New rig orders for the past year, according to RS Platou’s April rig report, has mostly been for premium jackups and ultra-deepwater drillships.

Every major jackup market is short on rigs, he noted. “If you look globally, there are three companies that use the most rigs: PEMEX, Saudi Aramco and ONGC. They will run easily 25% of the world’s jackup fleet, and they all need more rigs,” he said. “The first place you look is what are the demands from the big consumers, because if they’re letting equipment go, that’s going to cause weakness in the markets. But if they’re trying to grow rigs, they’re going to attract rigs and tighten the market up.”

Hercules Offshore currently has 38 rigs in its global fleet. In the Gulf of Mexico (GOM), 19 are under contract (18 operating and one set to enter service in May 2013) and 10 are cold-stacked. Outside the GOM, nine rigs, of which six are on contract, are spread out in Myanmar, Cameroon, Saudi Arabia, Gabon, Bahrain and Malaysia.

Hercules Offshore also has 32% ownership in a new company called Discovery Offshore that was established in 2011. “We’re building two high-capacity, harsh-environment HPHT jackups that can work anywhere in the world except for Norway,” Mr Rynd said of Discovery Offshore. The rigs are under construction at the Keppel FELS yard in Singapore, with deliveries set for June and October of this year. Both will have a 2-million-lb hookload drilling system, 15,000-psi blowout preventer systems and will be capable of operating in water depths up to 400 ft and drilling wells up to 35,000 ft.

“We’re close to securing work for them when they come out of the yard, targeting the Middle East and the North Sea,” Mr Rynd said.

The Energy Endeavour, a harsh-environment jackup designed for year-round operations in the southern North Sea and seasonally in the central North Sea in water depths up to 300 ft, is operating in the Danish sector of the southern North Sea for Maersk Oil until May 2013. Under a new contract with ADTI, the rig will mobilize to the UK Sector of the North Sea; the contract is scheduled to commence in mid-June.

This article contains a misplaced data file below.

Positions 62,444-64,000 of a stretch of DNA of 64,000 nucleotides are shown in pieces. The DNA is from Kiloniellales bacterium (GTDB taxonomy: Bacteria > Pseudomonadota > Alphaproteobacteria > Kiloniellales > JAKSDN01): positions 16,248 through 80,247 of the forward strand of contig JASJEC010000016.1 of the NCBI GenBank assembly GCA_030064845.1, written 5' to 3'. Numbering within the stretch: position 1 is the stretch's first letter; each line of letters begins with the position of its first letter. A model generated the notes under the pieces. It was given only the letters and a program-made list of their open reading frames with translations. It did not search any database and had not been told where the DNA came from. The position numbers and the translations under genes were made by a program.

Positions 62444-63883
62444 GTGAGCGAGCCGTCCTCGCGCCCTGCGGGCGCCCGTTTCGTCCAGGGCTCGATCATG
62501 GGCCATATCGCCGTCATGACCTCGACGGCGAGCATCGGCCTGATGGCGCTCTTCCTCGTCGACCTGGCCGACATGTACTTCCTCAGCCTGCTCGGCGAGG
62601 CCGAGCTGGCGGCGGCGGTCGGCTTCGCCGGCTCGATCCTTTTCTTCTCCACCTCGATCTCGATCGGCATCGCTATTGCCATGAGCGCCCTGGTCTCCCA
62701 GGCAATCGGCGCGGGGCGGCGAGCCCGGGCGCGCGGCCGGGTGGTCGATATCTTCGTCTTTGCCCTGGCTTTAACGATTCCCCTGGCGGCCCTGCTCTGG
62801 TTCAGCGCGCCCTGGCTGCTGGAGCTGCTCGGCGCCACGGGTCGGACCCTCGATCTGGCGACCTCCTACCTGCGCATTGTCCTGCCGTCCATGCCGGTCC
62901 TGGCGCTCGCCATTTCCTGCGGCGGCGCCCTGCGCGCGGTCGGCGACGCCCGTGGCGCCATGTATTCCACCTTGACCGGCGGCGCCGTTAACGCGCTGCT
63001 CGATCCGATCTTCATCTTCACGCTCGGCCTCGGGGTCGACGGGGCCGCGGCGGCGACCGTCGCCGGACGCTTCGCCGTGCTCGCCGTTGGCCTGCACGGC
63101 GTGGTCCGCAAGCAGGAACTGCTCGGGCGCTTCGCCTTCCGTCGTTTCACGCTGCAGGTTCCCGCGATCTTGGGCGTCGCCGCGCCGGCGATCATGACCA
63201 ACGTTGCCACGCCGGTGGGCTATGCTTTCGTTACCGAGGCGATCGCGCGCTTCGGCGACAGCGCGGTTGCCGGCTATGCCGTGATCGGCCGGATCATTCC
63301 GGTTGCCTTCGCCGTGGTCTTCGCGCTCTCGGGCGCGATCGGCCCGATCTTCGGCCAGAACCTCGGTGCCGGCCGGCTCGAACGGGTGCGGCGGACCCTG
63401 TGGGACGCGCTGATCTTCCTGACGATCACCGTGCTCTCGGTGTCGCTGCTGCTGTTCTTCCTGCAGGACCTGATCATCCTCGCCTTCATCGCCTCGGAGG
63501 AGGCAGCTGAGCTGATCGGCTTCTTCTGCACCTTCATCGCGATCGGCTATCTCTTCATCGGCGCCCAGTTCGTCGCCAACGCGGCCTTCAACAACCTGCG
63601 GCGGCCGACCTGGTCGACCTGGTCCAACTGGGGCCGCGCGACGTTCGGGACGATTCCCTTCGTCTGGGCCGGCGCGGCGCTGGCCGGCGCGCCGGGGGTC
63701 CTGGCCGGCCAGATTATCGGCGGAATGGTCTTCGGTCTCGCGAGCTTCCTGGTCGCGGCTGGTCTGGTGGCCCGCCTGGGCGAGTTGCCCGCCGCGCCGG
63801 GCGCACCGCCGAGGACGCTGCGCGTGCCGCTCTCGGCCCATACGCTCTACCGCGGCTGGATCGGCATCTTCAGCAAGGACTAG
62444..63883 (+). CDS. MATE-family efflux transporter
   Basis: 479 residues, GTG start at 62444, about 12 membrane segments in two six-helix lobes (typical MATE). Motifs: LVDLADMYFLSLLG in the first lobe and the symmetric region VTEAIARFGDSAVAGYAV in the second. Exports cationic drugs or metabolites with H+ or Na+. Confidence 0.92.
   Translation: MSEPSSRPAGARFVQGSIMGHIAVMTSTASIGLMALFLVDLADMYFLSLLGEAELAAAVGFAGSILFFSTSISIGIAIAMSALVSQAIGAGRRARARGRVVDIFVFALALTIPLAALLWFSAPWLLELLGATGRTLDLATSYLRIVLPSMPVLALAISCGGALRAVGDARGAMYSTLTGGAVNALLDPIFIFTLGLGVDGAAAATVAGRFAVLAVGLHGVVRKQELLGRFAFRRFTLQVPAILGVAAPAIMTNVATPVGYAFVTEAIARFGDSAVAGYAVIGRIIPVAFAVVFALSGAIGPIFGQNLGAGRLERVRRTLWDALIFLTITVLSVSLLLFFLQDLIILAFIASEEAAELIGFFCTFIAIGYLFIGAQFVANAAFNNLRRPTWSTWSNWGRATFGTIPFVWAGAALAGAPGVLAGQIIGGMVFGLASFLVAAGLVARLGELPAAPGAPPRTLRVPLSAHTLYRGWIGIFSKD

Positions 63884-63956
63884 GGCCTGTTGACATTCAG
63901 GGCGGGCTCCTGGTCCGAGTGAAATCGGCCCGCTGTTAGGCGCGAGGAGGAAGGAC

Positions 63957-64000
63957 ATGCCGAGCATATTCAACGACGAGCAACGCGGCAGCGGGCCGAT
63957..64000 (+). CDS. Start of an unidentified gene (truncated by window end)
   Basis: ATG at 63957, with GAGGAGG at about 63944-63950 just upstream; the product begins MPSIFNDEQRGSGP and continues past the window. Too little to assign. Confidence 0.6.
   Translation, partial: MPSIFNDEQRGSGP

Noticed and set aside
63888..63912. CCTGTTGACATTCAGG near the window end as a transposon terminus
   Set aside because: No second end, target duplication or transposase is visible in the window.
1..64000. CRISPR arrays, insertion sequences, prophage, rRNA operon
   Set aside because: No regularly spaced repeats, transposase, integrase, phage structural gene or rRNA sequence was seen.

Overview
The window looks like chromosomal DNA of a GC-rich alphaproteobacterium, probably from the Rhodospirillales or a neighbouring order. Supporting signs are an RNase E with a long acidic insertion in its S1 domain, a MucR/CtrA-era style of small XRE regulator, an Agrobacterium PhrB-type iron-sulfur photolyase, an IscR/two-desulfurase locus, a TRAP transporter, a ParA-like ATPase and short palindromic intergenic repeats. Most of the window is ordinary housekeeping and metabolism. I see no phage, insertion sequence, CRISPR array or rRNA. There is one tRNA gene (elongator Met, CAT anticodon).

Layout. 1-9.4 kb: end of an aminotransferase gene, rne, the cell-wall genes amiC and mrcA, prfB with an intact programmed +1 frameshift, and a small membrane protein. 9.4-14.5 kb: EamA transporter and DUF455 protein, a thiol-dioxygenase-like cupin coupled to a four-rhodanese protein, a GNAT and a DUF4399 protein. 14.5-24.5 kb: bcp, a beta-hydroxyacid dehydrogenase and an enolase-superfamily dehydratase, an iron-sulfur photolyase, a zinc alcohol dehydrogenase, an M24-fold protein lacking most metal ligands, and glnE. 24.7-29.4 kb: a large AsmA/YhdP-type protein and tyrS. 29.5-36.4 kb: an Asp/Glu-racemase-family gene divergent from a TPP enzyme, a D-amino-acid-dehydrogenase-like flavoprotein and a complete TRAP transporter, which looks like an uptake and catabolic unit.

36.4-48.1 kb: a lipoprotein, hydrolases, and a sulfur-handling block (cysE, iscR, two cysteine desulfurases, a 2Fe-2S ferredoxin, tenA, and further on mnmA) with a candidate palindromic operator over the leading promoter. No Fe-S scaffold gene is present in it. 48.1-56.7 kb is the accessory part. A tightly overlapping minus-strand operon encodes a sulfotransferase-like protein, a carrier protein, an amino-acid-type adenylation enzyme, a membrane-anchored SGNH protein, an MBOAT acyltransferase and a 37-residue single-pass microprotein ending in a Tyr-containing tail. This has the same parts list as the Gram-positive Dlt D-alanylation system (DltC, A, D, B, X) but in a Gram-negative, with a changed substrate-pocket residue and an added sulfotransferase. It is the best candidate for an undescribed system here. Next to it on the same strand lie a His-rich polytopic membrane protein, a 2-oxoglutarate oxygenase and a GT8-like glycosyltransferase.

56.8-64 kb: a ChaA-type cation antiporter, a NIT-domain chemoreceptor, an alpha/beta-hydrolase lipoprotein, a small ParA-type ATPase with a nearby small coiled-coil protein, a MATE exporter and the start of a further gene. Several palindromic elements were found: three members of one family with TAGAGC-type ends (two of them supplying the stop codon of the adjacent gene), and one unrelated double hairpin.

Improvement in dayrates is another metric that’s pointing to a continued positive future for the global jackup market. “As an example, dayrates for standard jackups in the North Sea have climbed significantly to the $160,000 range from mid-$80,000 or lower two or so years ago, so they’ve had quite a bit of improvement in their demand. It’s rather a very dynamic market right now,” Paul Ravesies, senior vice president of marketing and business development for Northern Offshore, said. Mr Ravesies also believes that, despite an increasing supply, jackup dayrates have significantly increased in other markets around the world as well.

On Northern Offshore’s Energy Endeavour, workers stop to hold essential safety meetings – “Time Out For Safety” and “Toolbox Talks” – to assess any potential conflicts with a specific job.

Northern Offshore currently operates two jackups in the Danish sector of the southern North Sea, a mid-water semisubmersible in India and a mid-water drillship offshore Vietnam. “There is a limited supply of rigs that are qualified to work in the North Sea, and the barriers to entry are rather high. We were fortunate enough to get through the low point in 2009 to 2010 when there wasn’t a lot of work, and now we are benefitting from increased demand and higher dayrates,” he said. “In 2010, the North Sea standard jackup market was $65,000 to $80,000 a day, which is really not much more than your operating costs. Currently, rates are in the range of $155,000 to $165,000, and we’re seeing longer-term contracts of a year or more being tendered for.”

Northern Offshore has a safety policy of “back to basics,” where it holds one-day workshops focusing on expectations and identifying good practices, as well as barriers to success, quarterly management reviews and benchmarking.